During our upcoming series on Job in the Fall, we will see that Christ alone is sufficient to sustain us through whatever suffering we may face. He is the only one who can truly see us through the inevitable pain of a fallen world. The more we soak in the book of Job, the more we will see the sufficiency of Christ in the face of suffering, and the more we will realize that all other ground but Christ is sinking sand.
I continue my preparation for Job – – and that has meant thousands of pages of prayerful reading and pages of notes. For several weeks, I have labored to distill from my notes propositions and truths that will form the skeleton of the series. These are a work in progress, but they show much of where I will go in the series.
As I state above, the central thesis of the series on Job will be that Christ alone is sufficient to sustain us through the suffering of life. This overall thought in mind, the below propositions flow out of my study of Job. Of course, these are very abbreviated! I don’t want to give all of the series in advance!
- When studying Job we should be reminded that suffering is inevitable and that we must be prepared for it individually, as families, and corporately.
- The central concern of the book of Job is the question of whether or not God’s people legitimately glorify Him. Do God’s people serve only for what they get from God? Or do God’s people serve God because He is God?
- This side of the cross, we live at a remarkably different time in salvation history than Job. We should be cross-eyed when we read Job. While nothing can allow us to exhaustively understand the problem of evil – – we simply do not have the capacity to comprehend the answer – – we can be overjoyed that on this side of the cross we can look to Christ knowing that He is sufficient.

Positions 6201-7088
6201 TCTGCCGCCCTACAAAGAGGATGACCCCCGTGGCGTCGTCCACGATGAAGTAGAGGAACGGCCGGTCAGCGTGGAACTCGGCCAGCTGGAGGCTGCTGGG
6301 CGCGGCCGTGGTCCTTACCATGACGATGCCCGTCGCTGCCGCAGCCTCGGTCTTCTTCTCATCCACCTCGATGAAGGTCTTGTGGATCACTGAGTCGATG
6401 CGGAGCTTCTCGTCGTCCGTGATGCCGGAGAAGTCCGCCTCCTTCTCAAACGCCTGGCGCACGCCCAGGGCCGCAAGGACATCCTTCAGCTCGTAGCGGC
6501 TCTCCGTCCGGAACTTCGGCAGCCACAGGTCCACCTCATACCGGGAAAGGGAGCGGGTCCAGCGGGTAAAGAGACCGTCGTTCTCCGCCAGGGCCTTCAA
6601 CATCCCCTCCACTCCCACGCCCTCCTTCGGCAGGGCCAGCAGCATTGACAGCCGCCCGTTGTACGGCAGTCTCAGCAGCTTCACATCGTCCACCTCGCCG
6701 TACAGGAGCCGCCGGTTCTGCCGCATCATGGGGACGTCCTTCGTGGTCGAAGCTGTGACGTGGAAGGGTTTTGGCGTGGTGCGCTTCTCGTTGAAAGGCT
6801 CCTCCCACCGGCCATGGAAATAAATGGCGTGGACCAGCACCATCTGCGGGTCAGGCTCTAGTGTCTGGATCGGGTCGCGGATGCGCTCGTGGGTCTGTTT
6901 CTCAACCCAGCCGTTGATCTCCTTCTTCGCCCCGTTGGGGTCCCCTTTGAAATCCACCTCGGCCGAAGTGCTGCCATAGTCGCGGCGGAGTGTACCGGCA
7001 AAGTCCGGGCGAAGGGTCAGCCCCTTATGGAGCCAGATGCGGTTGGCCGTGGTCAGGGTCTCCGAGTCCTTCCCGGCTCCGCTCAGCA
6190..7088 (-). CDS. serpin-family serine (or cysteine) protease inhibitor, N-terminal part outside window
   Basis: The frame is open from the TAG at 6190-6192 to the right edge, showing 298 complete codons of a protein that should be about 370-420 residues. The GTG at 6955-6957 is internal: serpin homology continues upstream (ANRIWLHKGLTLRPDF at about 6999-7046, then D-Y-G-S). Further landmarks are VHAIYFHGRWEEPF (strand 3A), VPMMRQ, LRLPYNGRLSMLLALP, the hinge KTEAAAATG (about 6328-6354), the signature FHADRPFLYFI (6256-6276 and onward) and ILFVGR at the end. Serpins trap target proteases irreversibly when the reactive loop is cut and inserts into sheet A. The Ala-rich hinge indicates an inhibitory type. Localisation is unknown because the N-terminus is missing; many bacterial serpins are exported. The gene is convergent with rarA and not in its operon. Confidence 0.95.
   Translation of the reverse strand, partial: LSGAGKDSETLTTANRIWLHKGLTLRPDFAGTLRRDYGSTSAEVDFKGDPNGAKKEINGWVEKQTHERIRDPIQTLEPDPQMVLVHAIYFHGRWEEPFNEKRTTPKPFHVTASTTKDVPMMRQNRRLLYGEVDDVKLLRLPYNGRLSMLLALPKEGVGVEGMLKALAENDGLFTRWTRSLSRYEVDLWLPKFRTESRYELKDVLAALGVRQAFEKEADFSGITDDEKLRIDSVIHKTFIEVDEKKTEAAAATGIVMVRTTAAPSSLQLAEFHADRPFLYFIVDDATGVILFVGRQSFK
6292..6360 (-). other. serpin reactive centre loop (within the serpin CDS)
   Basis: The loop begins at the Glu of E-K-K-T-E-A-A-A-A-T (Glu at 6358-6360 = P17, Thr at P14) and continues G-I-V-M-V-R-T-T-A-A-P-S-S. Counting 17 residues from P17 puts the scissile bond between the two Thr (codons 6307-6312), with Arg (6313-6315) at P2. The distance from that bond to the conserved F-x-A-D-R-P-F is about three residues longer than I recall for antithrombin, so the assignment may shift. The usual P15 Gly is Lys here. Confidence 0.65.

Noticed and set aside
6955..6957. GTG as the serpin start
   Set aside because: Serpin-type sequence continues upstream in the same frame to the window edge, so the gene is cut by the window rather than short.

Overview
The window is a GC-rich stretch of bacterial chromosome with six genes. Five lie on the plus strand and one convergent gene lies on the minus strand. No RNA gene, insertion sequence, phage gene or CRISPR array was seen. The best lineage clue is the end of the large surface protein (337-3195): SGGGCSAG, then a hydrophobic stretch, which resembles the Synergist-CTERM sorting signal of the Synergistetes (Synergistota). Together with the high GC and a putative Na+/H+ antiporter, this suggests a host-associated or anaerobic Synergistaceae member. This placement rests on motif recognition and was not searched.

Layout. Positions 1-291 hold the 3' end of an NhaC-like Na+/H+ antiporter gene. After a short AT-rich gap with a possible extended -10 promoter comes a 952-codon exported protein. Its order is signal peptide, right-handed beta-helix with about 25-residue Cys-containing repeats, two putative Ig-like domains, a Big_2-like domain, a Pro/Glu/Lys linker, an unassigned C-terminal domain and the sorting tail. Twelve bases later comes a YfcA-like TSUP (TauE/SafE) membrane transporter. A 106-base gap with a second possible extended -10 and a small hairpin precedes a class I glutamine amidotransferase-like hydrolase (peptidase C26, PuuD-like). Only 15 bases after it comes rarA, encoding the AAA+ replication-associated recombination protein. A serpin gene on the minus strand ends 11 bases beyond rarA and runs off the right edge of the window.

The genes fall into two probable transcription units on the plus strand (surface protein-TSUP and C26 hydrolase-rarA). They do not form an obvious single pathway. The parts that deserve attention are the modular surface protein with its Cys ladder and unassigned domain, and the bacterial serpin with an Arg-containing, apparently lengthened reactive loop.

- The truth that the patient of endurance of Christians glorifies God should motivate us individually and as Christian communities to suffer well. The fact that God calls Job’s conduct into evidence shows us how eternally important it is that Christians endure suffering in ways that are glorifying to God. Not only is one’s conduct in suffering a testimony to family, friends, and church – – what image bearers do is significant to God. God, and the rulers and authorities in the heavenly realms are watching, and what Christians do reflects on the name of Christ. Our battles with pain are not private, isolated affairs. No child of the king is obscure or unknown.
- We must be intellectually prepared for suffering. While explaining the problem of evil is not the central concern of the book of Job, a study of the book inevitably puts this question on the table.
- All worldviews, other than the Christian one, are opaque lenses that ultimately give no insight into the meaning of life or how we can find truly find comfort. Indeed, most other worldviews must “borrow capital” (See Van Til) from the Christian to even pose the question. The atheist’s question regarding evil disintegrates – – – it is self-destructive.
- Suffering in this life is not always proportional to righteousness. Some suffer greatly though they have sinned less than others who suffer less. The retribution principle (the idea that you reap what you sow) is not a calculation that allows us to consistently predict how life will go.
- Along with being prepared in our understanding of theology, we must also know how to endure the experience of suffering.
- We must have a vision for comforting the hurting and be equipped as a church family to minister with great wisdom to those who are suffering.